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07 August 2019

171: Electric vehicle charging consultation – a step forward or already outdated?

The Department for Transport has issued a consultation on the delivery of its intention for all new homes to be electric vehicle (EV) ready as set out in its Road to Zero strategy. They propose the following:

  • all new residential buildings with associated car parking should have EV charging points;
  • all residential buildings with more than 10 car parking spaces which undergo renovation should have at least one EV charging point and cable routes in all car parking spaces for charging points to be installed in the future;
  • all new non-residential buildings with more than 10 car parking spaces should have at least one EV charging point and cable routes for charging points to be installed in at least one in five spaces; and
  • all existing non-residential buildings with more than 20 car parking spaces should have at least one EV charging point by 2025.

The DfT has recognised that the key to encouraging the take-up of electric vehicles is by ensuring that consumers can be assured that they will have access to EV charging points and they take the view that the majority of EV charging will take place at home overnight.

There is a significant overall cost saving by installing a charging point during construction of a new home as opposed to retrofitting it (on average around £976 for the former, and around £2,040 for the latter), but the responsibility for the initial outlay will shift to developers rather than to the consumer. A number of exemptions will be provided which centre around viability of installations based on cost and the electricity infrastructure available.

Clearly the consultation is only a first step and the government will refine their proposals once they have reviewed the responses. However a number of questions arise, both around the detail and the policy itself:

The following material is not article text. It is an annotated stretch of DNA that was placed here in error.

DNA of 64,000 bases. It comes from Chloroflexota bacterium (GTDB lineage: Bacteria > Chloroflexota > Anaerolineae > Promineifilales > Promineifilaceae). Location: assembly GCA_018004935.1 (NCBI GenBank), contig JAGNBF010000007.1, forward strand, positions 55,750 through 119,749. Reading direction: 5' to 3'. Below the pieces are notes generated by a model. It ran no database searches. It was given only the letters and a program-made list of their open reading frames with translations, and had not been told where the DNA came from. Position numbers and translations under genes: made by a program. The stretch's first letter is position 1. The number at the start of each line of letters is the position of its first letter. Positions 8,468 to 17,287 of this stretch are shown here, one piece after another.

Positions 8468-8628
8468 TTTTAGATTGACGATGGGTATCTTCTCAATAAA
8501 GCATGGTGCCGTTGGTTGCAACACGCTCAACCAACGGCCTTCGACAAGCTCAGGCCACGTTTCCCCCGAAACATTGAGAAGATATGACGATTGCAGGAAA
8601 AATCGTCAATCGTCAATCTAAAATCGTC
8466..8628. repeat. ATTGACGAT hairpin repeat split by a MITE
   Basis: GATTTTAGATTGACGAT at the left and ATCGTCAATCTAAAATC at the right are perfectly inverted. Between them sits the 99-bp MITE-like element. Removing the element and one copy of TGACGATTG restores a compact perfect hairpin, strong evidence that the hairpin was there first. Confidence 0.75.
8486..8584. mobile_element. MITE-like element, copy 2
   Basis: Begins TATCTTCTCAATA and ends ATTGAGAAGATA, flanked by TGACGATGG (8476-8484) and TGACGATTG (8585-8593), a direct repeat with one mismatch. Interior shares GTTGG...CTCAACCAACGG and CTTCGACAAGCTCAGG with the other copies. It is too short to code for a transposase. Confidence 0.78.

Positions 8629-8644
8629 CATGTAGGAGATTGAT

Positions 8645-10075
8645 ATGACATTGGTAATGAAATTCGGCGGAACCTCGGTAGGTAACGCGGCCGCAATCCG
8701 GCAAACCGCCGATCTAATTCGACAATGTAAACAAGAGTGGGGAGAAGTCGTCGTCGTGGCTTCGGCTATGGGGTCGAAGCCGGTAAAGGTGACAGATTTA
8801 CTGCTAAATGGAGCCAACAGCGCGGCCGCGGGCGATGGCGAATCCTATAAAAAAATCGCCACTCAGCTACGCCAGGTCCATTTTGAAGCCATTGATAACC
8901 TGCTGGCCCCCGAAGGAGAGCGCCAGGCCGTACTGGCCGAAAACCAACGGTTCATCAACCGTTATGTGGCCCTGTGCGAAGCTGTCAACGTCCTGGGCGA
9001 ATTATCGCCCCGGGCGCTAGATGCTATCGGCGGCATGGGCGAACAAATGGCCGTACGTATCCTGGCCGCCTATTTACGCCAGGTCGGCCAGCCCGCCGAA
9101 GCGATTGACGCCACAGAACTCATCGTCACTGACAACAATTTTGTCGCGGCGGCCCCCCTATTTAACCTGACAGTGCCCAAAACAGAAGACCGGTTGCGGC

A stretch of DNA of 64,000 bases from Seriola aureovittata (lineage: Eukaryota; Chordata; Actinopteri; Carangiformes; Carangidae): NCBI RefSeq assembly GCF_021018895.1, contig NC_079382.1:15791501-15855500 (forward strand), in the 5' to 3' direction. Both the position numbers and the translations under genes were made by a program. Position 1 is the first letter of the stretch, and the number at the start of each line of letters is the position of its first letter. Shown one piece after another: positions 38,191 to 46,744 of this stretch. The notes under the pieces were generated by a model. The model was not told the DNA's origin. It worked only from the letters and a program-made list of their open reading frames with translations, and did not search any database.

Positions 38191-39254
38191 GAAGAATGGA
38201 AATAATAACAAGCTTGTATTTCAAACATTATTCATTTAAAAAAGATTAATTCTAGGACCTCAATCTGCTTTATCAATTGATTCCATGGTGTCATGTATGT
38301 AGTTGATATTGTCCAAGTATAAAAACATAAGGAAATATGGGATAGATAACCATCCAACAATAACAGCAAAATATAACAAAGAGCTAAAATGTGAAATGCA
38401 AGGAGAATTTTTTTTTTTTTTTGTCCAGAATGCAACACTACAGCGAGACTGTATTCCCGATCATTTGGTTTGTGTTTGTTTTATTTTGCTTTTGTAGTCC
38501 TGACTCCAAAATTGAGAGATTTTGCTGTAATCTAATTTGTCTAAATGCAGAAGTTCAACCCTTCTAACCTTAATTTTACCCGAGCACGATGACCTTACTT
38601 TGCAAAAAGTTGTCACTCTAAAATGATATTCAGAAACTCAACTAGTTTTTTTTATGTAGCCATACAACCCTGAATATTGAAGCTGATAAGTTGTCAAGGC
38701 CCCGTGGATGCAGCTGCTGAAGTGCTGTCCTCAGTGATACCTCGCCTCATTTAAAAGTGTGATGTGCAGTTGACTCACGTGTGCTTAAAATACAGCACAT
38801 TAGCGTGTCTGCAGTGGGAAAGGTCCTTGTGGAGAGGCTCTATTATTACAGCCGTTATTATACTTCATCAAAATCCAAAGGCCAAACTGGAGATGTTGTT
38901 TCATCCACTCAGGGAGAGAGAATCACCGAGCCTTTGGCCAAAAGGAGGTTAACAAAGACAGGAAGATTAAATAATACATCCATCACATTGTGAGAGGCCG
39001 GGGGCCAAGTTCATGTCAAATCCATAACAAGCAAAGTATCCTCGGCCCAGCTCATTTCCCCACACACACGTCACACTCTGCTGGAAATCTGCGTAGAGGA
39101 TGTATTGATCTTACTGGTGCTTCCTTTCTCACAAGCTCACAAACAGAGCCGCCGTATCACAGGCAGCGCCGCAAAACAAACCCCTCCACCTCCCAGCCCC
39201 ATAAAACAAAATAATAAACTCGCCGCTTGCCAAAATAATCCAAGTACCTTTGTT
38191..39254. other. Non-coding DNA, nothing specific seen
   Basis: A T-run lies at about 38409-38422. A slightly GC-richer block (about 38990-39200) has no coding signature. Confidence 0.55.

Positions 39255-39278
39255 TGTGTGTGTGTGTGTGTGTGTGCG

• in many new developments residential dwellings will have associated car parking which is not located within the site boundary but is in a small grouping of spaces nearby. In this case thought needs to be given as to who will have ownership of the spaces and the charging points, how will use of the charging points be controlled and who will be responsible for their maintenance. In communal environments security also needs to be considered – not only the security of the equipment itself to avoid theft but also how the electricity use will be measured and charged to the user;
  • the DfT is sensitive to concerns that developers may have about the cost of installing EV charging points in every new home. However in addition to the cost of each installation, consideration needs to be given to the additional capacity required in the utilities laid in developments, the capacity of local substations and whether a requirement to install this cabling in new developments will have a time cost in the construction process;
  • the proposed lead in time for the new regulations to come into effect is March 2021 (so buildings for which initial building notices or full plans applications have been submitted before then will not need to comply) and if this timescale is applied it is likely that many developments which will be caught will already be in the land acquisition stage now and cost appraisals may need to be updated accordingly; and
  • no mention is made of existing residential buildings, and particularly tenanted dwellings. Given the rise in the number of people living in tenanted properties for longer periods of time, might there be an argument for requiring existing dwellings which are tenanted to have EV charging points installed in a similar fashion as is being applied to existing non-residential buildings?

The consultation is a step forward and shows the government understands the need to take steps to enable further progress to be made with electric vehicles given the high cost barriers to entry as a consumer. However, one might question whether the government should focus energy on steps which continue to encourage car ownership and private car use when car sharing / hiring schemes are already commonly used and are often a requirement of new residential developments.

Equally, new settlements are increasingly developed in a manner which does not encourage reliance on a private car and by enabling developments in the right locations they can benefit from the right public transport infrastructure from the outset.

With the prospect of driverless cars or taxis on the horizon, could this policy be out of date by the time home owners pick up their keys to the first houses constructed in line with it?

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